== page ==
Helping families learn more about MPS diseases: animations for the MPS Society
We have developed three animations for the MPS Society to help families and people with MPS diseases learn more about the conditions and find out how the society can help them live well with these rare genetic diseases.
What we did
We were commissioned to develop animations for three different but related genetic diseases, Fabry, MPS I Hurler, Hurler-Scheie and Scheie, and MPS II Hunter disease.
These are rare and often complex conditions, each with their own range of physical and neurological symptoms and different degrees of severity that changes from one person to the next and across different stages of life.
How we did it
To start the process we read up on the existing literature and developed draft storyboards that provided a starting point for experts, families and patients to review and comment on.
We held online workshops with groups of patients and practitioners – including clinicians from UCL’s Institute of Immunity and Transplantation – to hear what mattered to them and to listen to their ideas and responses to our visual and verbal stories.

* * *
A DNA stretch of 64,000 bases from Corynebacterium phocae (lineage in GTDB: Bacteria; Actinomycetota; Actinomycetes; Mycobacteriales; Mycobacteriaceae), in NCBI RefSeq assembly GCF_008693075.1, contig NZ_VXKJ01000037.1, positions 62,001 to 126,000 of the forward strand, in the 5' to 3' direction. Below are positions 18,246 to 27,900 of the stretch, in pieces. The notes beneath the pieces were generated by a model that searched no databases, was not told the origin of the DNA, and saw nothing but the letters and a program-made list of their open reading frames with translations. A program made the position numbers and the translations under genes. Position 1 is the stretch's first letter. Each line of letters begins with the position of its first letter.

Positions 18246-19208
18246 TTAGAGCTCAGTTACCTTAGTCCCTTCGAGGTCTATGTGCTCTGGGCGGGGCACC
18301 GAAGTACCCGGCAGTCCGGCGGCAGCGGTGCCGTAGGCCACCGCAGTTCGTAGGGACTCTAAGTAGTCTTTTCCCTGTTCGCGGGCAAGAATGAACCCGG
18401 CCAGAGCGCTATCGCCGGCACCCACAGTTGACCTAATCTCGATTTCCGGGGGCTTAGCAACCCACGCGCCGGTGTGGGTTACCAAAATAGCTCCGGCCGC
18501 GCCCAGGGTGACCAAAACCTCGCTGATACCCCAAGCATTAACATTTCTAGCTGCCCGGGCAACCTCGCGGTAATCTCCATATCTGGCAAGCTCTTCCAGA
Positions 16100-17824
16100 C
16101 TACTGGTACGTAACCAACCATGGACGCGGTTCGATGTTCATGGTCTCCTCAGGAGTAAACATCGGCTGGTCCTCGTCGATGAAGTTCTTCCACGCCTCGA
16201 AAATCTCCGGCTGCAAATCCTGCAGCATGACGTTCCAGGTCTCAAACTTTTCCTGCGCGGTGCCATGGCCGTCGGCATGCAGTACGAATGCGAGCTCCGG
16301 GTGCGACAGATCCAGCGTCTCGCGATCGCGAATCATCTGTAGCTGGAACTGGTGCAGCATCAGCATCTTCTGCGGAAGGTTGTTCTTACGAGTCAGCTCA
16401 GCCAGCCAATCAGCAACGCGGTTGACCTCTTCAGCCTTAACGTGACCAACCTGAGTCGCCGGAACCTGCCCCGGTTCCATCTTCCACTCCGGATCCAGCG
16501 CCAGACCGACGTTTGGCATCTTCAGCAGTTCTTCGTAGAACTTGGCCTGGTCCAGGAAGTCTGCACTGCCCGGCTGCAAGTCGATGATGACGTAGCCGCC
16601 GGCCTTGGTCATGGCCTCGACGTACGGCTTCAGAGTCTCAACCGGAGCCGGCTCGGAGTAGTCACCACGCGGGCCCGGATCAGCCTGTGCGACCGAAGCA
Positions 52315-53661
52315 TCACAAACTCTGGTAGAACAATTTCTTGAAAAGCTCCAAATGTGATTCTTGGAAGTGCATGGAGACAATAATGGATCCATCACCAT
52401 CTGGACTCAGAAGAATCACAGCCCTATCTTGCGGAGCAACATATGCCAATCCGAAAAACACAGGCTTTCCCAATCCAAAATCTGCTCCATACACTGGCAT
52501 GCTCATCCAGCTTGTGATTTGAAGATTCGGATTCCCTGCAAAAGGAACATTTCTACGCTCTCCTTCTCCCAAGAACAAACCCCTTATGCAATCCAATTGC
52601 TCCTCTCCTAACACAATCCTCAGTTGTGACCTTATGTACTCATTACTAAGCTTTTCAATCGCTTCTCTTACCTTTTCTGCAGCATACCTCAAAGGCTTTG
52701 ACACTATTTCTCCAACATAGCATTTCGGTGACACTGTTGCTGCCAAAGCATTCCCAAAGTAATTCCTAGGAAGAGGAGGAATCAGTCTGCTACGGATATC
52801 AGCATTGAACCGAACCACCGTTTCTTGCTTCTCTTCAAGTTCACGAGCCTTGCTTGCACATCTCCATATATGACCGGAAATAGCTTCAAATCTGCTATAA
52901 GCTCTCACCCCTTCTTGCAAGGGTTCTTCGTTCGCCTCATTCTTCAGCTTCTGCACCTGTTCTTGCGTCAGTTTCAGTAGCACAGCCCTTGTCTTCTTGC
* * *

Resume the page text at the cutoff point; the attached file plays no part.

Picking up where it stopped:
Following these workshops we revised the storyboards and worked with the MPS Society to ensure that they delivered the right balance of support and knowledge for people who may only recently have discovered that they or their loved ones were ill.
We worked with our illustrator, Emma McGowan, to develop our visuals into roughs for approval and then integrated final images into the animation-ready storyboards before production.
We made visual connections between key organisations including the use of a sunflower motif in reference to Hidden Disabilities.
Working with complex and often painful conditions requires patience, empathy and creativity.
We asked everyone to share things that gave them hope and things that drove them nuts so that we could understand how they felt about the conditions from a human perspective.
We needed to find metaphors to describe complex and often invisible conditions. For example, we used the idea of poorly designed bin bags to explain how these diseases fail to remove certain chemicals from your body.
We worked with our illustrator to visualise some of the physical changes that mark out these diseases while emphasising that differences are a natural part of all our lives.
We constantly thought about the positive aspects of life with a rare condition; the love and care that holds families together and the support that comes from finding the community and is embodied in the MPS Society.